Polarizing Linux legal assailant and SCO Group CEO Darl McBride is not to be a part of the bankrupt Unix vendor's turnaround, according to a statement nestled in the Memorandum of Understanding between SCO and bailout patron Stephen Norris & Co. Capital Partners (SNCP).
The deal, in which an unnamed Middle East partner and SNCP will pour up to $100 million into SCO, states McBride "will resign immediately" from the company.
The bailout will privatize SCO and give SNCP a controlling stake in the company. SCO filed for Chapter 11 in September of 2007 and has been seeking a financial bailout while being kicked off the Nasdaq in December 2007. An earlier $36-million-deal with New York-based private investment firm York Capital fell apart in November 2007. Calls to SCO and SNCP were not returned, though McBride is widely controversial a chief architect of the lawsuits and is seen as a pariah in the open source community.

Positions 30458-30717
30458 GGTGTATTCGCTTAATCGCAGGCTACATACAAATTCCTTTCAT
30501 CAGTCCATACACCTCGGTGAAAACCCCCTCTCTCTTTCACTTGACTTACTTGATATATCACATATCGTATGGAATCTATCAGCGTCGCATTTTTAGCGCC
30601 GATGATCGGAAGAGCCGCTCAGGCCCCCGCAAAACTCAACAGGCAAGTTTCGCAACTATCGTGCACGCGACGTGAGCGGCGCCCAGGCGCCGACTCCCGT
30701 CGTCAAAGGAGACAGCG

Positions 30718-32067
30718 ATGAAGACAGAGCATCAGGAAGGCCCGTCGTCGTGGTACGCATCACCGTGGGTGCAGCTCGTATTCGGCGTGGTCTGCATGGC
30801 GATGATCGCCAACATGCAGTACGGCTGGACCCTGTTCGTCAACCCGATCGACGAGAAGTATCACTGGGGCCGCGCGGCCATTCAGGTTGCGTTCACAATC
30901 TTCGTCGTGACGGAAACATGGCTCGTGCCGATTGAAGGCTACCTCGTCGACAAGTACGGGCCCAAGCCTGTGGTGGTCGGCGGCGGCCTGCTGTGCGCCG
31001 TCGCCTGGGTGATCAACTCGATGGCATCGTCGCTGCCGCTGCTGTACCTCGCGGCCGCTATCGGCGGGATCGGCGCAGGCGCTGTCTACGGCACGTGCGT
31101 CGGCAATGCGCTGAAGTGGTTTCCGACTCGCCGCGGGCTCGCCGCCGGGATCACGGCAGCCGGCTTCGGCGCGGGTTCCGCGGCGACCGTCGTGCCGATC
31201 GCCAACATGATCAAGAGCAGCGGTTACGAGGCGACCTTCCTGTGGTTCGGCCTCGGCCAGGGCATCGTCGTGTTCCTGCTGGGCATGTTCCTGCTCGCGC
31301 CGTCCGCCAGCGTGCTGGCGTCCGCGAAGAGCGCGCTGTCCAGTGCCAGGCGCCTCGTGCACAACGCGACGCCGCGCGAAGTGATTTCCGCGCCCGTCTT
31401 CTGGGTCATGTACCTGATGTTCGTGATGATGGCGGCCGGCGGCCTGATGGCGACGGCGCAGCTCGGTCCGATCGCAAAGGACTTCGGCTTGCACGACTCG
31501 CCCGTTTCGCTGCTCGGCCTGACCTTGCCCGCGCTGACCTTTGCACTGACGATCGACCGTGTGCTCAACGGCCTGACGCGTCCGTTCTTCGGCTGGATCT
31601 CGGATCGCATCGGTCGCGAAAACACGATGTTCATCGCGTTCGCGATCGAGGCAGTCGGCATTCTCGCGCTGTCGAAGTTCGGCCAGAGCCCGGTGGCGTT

While a Novell spokesman declined to comment on McBride, the company, along with IBM, was the target of an Linux intellectual property (IP) lawsuits filed by SCO. In August, U.S. District Court Judge Dale Kimball has ruled that Novell, not SCO, owns Unix's IP rights, which largely negated the validity of the IBM lawsuit. While SCO plans to appeal the ruling, the decision could end up costing SCO millions in licensing fees to Novell.